At present, a major problem facing the dairy products in Djibouti is to ensure of raw milk good production, partly because of public requirement of its safety and quality. However, the extent of risk posed by consumption of raw milk in the country is not well documented. Regulations concerning proper hygienic handling of milk and its pasteurization are not generally implemented in developing countries like Djibouti and consequently making milk-borne diseases a higher health risk to public.

In order to enhance milk safety, regular and consistent monitoring of microbiological quality should be established. Therefore, this study aimed at assessing the microbial quality of raw cow, goat and camel milk collected from farmers and dairy producers from six districts in Djibouti.

Material and Methods

Collection of samples

This study was conducted in Ali Sabieh, Arta, Dikhil, Djibouti, Obock and Tadjourah districts showed in Figure 1. The milk samples of raw cow, goat and camel were collected from six districts of Djibouti in October to November 2015. Milk samples collected from Cow, Goat and Camel respectively were 92, 66 and 42. A formula of Kothari [9] for unknown population (i.e. n=Z2SD2/e2) was used to calculate the sample size for this study. Where Z, is the estimated standard variation at 95% confidence interval (CI) which was considered as the point of the normal distribution corresponding to the level of significance (Z=1.96). Standard deviation (SD) was estimated at 15% and e, is the estimated error and was considered at 5%. A total of 200 milk samples were obtained from the different sites of production. The numbers of the collected samples were respectively 70, 36, 32, 33, 15, 14 from Djibouti, Arta, Tadjourah, Ali Sabieh, Dikhil, Obock districts. Sampling has been done according the ISO/DIS 707 [10] method. Approximately 1L of milk for each sample was aseptically taken and introduced aseptically in sterilized bottles then the whole kept in an icebox and transported at 4°C to the laboratory. The time elapsed between obtaining simple and its analysis was eight (08) hours. Analysis was after sampling in duplicates.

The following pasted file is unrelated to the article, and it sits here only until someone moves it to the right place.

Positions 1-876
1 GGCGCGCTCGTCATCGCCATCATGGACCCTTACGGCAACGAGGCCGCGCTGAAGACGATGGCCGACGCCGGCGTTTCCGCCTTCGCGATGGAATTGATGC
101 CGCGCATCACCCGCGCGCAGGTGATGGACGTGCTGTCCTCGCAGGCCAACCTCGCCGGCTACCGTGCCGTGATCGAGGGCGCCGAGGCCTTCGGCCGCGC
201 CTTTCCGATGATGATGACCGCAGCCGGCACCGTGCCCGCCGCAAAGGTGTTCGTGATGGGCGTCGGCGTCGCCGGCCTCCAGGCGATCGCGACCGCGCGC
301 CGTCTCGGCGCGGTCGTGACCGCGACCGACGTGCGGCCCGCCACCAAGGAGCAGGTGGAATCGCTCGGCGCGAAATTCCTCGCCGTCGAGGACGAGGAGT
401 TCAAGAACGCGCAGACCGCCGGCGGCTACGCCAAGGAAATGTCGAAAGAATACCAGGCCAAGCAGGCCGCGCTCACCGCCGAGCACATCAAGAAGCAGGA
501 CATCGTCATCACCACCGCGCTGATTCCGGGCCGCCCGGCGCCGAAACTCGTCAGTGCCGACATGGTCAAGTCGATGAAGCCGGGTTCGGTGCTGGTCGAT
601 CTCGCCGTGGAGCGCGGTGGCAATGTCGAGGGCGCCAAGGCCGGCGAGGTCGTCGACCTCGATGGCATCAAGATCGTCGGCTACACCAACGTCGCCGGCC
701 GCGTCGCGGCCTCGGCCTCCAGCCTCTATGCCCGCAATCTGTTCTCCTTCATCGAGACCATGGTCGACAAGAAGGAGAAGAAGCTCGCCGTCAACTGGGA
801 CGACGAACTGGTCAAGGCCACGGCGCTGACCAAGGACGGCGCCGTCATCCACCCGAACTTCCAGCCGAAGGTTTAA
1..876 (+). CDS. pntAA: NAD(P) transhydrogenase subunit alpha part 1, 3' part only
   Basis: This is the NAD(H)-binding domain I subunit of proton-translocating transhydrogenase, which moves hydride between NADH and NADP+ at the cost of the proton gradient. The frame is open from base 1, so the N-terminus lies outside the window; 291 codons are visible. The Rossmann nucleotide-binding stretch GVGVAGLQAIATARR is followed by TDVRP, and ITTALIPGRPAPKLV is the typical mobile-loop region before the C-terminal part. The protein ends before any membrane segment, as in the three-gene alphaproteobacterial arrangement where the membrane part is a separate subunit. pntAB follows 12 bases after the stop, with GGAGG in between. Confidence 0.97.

foodmicrobiology-safety-hygiene-raw-milk

Figure 1: Districts of raw milk sampling.

Microbial analysis

Analysis for microbial quality of raw milk involved count of aerobic mesophilic bacteria, total coliform, yeast and moulds and common milk-borne pathogens namely Shiga toxin producing Escherichia coli (STEC), Salmonella spp., Staphylococcus aureus , Streptococci , Brucella spp. and Mycobacteria.

Research and enumeration of micro-organisms